Today’s decision makers in the E&P industry have entered uncharted territory, with access to more data than they have ever had before. As leaders at E&P companies seek to follow the lead of other industries and transform their organizations into data-driven enterprises, a key question still remains: How can new value be unlocked from the data the industry already has?
Finding data that support better decision-making
Trailblazers in the industry have embraced and operationalized digital technologies, and they are already enjoying the “first order” benefits of enterprise data management, real-time information flows, and improved knowledge management and communications—namely that the same patterns are now faster, cheaper and better.
However, few companies have the datasets they need to take the next step and reach “second order” benefits, where the data lead them to make new or different decisions that improve asset values and reduce HSE risk.
For analytics to deliver the kind of insights expected, companies need to ensure that the algorithms are processing as complete a dataset as possible. Ultimately, industry consortiums will prove to be the most effective way to develop the kind of robust datasets that can transform the industry by unlocking new ways of creating value and new modes of operation. Those companies that are open to pooling data and collaborating on solutions will find themselves collectively outcompeting their larger—but more insular—competitors.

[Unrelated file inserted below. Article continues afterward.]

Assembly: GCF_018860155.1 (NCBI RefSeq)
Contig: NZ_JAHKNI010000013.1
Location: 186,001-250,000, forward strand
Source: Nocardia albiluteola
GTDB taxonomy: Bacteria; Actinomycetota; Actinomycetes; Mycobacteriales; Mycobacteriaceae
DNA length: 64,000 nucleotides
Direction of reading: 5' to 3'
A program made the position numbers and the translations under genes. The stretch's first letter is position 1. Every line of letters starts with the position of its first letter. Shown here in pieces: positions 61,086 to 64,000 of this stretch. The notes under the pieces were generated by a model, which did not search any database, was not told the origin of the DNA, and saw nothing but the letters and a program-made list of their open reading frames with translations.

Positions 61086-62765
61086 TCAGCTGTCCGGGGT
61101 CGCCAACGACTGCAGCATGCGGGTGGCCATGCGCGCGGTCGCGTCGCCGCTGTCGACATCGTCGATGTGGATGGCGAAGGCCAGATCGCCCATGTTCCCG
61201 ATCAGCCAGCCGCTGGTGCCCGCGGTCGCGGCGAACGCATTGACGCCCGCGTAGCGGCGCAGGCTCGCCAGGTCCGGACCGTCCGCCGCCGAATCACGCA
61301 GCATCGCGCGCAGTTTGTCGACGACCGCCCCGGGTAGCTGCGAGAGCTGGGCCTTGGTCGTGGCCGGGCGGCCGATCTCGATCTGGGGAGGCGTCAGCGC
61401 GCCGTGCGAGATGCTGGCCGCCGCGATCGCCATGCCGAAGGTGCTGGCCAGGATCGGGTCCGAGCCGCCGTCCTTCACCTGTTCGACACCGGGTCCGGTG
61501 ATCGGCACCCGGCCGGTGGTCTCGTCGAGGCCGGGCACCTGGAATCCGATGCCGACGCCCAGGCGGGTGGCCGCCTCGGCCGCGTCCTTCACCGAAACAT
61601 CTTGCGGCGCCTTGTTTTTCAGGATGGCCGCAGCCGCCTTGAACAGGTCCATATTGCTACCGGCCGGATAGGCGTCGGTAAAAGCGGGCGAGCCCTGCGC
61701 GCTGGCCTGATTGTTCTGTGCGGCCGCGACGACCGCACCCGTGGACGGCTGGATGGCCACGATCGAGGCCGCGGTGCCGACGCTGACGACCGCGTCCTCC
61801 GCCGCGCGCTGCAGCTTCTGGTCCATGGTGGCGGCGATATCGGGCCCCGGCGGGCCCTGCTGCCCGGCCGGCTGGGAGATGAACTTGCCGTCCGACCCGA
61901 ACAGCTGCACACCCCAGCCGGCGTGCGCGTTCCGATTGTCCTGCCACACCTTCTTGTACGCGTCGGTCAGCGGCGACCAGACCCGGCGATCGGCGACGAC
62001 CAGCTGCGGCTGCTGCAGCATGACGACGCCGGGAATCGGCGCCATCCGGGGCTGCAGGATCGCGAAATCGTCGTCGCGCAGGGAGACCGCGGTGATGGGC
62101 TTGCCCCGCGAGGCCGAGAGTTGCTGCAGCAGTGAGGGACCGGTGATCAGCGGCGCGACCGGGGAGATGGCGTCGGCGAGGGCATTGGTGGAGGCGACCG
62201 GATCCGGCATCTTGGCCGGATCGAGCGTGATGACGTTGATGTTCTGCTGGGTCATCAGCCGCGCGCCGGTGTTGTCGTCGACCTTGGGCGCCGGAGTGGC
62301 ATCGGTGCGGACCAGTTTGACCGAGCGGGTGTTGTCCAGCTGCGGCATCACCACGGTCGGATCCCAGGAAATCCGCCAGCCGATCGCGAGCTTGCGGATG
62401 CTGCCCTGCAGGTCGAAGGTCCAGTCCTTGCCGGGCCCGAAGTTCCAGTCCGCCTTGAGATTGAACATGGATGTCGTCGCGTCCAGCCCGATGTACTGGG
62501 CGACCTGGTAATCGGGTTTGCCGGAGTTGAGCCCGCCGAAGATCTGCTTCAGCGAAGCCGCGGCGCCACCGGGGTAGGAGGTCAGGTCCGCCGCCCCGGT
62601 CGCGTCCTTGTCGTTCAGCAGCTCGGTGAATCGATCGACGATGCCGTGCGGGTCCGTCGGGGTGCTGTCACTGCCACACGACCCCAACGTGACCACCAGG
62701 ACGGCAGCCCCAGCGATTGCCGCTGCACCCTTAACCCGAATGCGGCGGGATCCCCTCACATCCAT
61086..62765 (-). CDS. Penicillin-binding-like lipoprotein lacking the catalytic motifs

Need for E&P consortiums
Every objection there is to an E&P data consortium—like a company’s data are too valuable, competitive or complex—has been heard, but there is a growing recognition that things need to be done differently. “Big Tech” has proved that data equal power, and E&P companies are eager to see the kind of impressive results that other industries already have achieved. Executives and investors of E&P companies are looking for results and signs of a material return on investment for the business. Increasingly, the industry is learning of new and growing key performance indicators (often financial) placed on the people who were originally asked to experiment, innovate and educate the business.